Fourteen Church of England clergy members have revealed that they secretly married their same-sex partners in defiance of the Archbishop of Canterbury.

The revelation was made in an open letter published today.


Some of the signatories were already open about being in same-sex relationships, but others came out in the letter.

The open letter called for “diversity” in the church, the same week it was revealed that the Archbishop of Canterbury Justin Welby was already aware that a bishop is in a same-sex relationship.

Nicholas Chamberlain, the Bishop of Grantham, came out after a paper threatened to out him.

The letter says: “We encourage you to be bold … to what you know to be increasingly the direction of travel, not just in our church but in many churches in this country.”

Going on, it calls for the Church to “move away from the harm and hurt that has so often been done in the name of the church”.

“We will be praying for the College of Bishops as it meets this month. We appreciate the time may not yet be right for a change in the church’s official understanding of marriage, but it is time to respect that a diversity of theology within the church now exists and many in our parishes have already made the move.”

“We hope for an outcome that will enable those who wish to do so to celebrate publicly where we see God at work in the lives of our congregations without fear and in openness.”

Reverend Colin Coward of Changing Attitude added that ten serving bishops are also in same-sex relationships or are gay or bisexual.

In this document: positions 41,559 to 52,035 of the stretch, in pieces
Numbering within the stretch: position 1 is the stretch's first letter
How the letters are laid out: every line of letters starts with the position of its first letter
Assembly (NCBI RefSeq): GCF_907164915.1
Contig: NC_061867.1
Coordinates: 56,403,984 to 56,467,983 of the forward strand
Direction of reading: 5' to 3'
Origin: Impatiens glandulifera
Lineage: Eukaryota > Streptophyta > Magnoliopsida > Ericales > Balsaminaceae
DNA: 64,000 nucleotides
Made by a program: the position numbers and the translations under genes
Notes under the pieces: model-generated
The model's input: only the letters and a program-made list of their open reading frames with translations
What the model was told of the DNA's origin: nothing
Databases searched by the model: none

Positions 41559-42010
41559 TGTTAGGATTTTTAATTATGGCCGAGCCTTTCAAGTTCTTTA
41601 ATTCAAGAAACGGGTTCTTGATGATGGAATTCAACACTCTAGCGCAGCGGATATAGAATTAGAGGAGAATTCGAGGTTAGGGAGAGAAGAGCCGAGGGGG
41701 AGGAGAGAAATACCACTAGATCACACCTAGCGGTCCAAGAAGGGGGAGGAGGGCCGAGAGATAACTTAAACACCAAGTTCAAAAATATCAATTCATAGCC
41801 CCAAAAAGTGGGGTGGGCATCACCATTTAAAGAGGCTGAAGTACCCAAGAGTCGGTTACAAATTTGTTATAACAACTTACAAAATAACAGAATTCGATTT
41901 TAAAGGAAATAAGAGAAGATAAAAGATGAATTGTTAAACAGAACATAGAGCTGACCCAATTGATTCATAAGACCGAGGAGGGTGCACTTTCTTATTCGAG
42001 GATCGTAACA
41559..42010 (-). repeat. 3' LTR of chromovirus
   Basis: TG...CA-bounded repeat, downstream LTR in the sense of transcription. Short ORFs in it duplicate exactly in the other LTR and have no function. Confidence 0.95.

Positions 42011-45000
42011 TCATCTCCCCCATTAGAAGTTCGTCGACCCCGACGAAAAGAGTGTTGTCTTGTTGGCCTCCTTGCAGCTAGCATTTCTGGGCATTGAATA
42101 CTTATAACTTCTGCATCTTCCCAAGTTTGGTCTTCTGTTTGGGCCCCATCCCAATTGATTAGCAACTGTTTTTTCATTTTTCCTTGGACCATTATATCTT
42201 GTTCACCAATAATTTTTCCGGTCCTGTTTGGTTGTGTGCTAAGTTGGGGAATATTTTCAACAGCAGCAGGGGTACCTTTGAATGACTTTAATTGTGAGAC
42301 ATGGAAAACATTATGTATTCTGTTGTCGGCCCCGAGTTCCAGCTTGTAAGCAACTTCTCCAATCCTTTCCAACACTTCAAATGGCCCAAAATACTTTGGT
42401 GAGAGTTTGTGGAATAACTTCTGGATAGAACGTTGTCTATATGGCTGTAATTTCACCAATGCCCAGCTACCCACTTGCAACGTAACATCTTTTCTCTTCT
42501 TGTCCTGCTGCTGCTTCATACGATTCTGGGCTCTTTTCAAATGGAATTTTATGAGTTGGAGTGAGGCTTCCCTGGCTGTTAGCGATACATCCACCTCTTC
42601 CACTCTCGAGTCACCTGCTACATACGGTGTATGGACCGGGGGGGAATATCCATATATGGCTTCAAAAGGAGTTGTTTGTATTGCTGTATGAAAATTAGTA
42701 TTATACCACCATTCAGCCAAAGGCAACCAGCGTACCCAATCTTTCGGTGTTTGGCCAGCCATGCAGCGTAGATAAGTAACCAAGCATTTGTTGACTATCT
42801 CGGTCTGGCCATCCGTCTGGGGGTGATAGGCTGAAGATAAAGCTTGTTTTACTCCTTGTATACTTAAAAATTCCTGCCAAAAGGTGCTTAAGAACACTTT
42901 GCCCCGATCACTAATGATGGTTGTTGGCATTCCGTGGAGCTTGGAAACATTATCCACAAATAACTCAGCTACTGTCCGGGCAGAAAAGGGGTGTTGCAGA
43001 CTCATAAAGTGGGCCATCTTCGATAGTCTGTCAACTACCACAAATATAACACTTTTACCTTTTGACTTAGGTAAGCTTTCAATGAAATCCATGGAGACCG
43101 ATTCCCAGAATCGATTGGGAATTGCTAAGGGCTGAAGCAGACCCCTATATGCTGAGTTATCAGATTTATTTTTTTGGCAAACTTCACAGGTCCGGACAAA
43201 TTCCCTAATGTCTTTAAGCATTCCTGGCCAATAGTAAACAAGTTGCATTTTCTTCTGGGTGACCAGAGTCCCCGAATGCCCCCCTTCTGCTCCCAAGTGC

One of the first clergy to marry his same-sex partner, Andrew Foreshew-Cain, who married his husband in 2014, warned that gay members of the Church will not back down on the issue.

He told the Times: “We are now going to keep pushing for the next and the next and the next [step] until we get full equality in the church. We are not going away.”

A ruling two years ago from Archbishop of Canterbury Justin Welby and the Archbishop of York John Sentamu, banned clergy from entering same-sex marriages.

They said those who do so will be disciplined, and cannot be ordained.

While the Church of England is permanently exempt from same-sex marriage legislation in England and Wales, many have pushed for blessing ceremonies to be allowed to take place in its churches.

Mr Foreshew-Cain hopes that the issue will be discussed at the next General Synod in February.
While he said he hoped many would have their unions blessed in the Church, he warned that many have already turned their backs.

“The church has been so vile to gays and lesbians for so long that most of my gay and lesbian friends want nothing to do with the church. Why go back to an institution which is constantly abusing you?” he added.

Under proposed changes, priests would be able to individually choose whether the perform the blessing ceremonies.

“We acknowledge in our letter that we don’t think the church as a whole is ready for a change in the doctrine of marriage, but that it must be permissible for parishes who wish to celebrate with couples who have got married or have civil partnership to do so,” says Foreshew-Cain.

The number of signatories is also expected to increase, as organisers plan to ask the 70 clergy members and lay people already in civil partnerships whether they have married.

Earlier this year, a gay priest quit the Church of England in order to be able to marry his partner.

Chief executive of Christian Concern, Andrea Williams, who is known for being anti-gay, said: “They [the signatories] are trying to undermine the authority of the teaching of the church.”